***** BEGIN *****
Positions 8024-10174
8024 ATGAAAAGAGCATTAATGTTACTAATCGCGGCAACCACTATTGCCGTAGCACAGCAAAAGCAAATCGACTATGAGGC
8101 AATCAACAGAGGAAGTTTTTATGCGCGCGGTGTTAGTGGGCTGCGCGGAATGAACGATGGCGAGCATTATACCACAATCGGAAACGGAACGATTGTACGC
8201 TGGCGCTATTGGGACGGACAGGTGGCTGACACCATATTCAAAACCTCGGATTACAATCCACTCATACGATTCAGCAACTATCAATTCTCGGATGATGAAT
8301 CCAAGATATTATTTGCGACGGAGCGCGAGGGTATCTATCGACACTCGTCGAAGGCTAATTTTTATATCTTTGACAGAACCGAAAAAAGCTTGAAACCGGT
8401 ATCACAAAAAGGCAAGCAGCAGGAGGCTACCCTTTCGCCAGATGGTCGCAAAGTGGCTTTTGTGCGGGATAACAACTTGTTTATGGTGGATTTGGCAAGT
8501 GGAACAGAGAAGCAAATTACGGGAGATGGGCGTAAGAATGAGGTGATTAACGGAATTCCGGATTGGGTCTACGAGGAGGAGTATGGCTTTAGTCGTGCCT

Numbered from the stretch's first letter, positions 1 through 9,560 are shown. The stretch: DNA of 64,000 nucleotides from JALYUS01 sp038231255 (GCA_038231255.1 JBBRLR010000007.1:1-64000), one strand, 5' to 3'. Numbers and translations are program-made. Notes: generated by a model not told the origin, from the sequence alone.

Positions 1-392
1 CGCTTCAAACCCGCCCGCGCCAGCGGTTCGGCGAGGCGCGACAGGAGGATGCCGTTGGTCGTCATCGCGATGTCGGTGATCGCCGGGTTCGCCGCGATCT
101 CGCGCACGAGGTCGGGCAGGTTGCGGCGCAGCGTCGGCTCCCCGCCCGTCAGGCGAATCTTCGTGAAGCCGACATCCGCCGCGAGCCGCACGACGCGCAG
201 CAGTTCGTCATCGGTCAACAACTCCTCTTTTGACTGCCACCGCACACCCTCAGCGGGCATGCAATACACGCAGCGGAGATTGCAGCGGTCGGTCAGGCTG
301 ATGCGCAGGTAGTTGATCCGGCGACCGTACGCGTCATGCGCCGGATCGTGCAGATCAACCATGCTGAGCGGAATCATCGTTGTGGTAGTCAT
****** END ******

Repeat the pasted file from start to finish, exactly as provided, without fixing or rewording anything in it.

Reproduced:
Positions 8024-10174
8024 ATGAAAAGAGCATTAATGTTACTAATCGCGGCAACCACTATTGCCGTAGCACAGCAAAAGCAAATCGACTATGAGGC
8101 AATCAACAGAGGAAGTTTTTATGCGCGCGGTGTTAGTGGGCTGCGCGGAATGAACGATGGCGAGCATTATACCACAATCGGAAACGGAACGATTGTACGC
8201 TGGCGCTATTGGGACGGACAGGTGGCTGACACCATATTCAAAACCTCGGATTACAATCCACTCATACGATTCAGCAACTATCAATTCTCGGATGATGAAT
8301 CCAAGATATTATTTGCGACGGAGCGCGAGGGTATCTATCGACACTCGTCGAAGGCTAATTTTTATATCTTTGACAGAACCGAAAAAAGCTTGAAACCGGT
8401 ATCACAAAAAGGCAAGCAGCAGGAGGCTACCCTTTCGCCAGATGGTCGCAAAGTGGCTTTTGTGCGGGATAACAACTTGTTTATGGTGGATTTGGCAAGT
8501 GGAACAGAGAAGCAAATTACGGGAGATGGGCGTAAGAATGAGGTGATTAACGGAATTCCGGATTGGGTCTACGAGGAGGAGTATGGCTTTAGTCGTGCCT

Numbered from the stretch's first letter, positions 1 through 9,560 are shown. The stretch: DNA of 64,000 nucleotides from JALYUS01 sp038231255 (GCA_038231255.1 JBBRLR010000007.1:1-64000), one strand, 5' to 3'. Numbers and translations are program-made. Notes: generated by a model not told the origin, from the sequence alone.

Positions 1-392
1 CGCTTCAAACCCGCCCGCGCCAGCGGTTCGGCGAGGCGCGACAGGAGGATGCCGTTGGTCGTCATCGCGATGTCGGTGATCGCCGGGTTCGCCGCGATCT
101 CGCGCACGAGGTCGGGCAGGTTGCGGCGCAGCGTCGGCTCCCCGCCCGTCAGGCGAATCTTCGTGAAGCCGACATCCGCCGCGAGCCGCACGACGCGCAG
201 CAGTTCGTCATCGGTCAACAACTCCTCTTTTGACTGCCACCGCACACCCTCAGCGGGCATGCAATACACGCAGCGGAGATTGCAGCGGTCGGTCAGGCTG
301 ATGCGCAGGTAGTTGATCCGGCGACCGTACGCGTCATGCGCCGGATCGTGCAGATCAACCATGCTGAGCGGAATCATCGTTGTGGTAGTCAT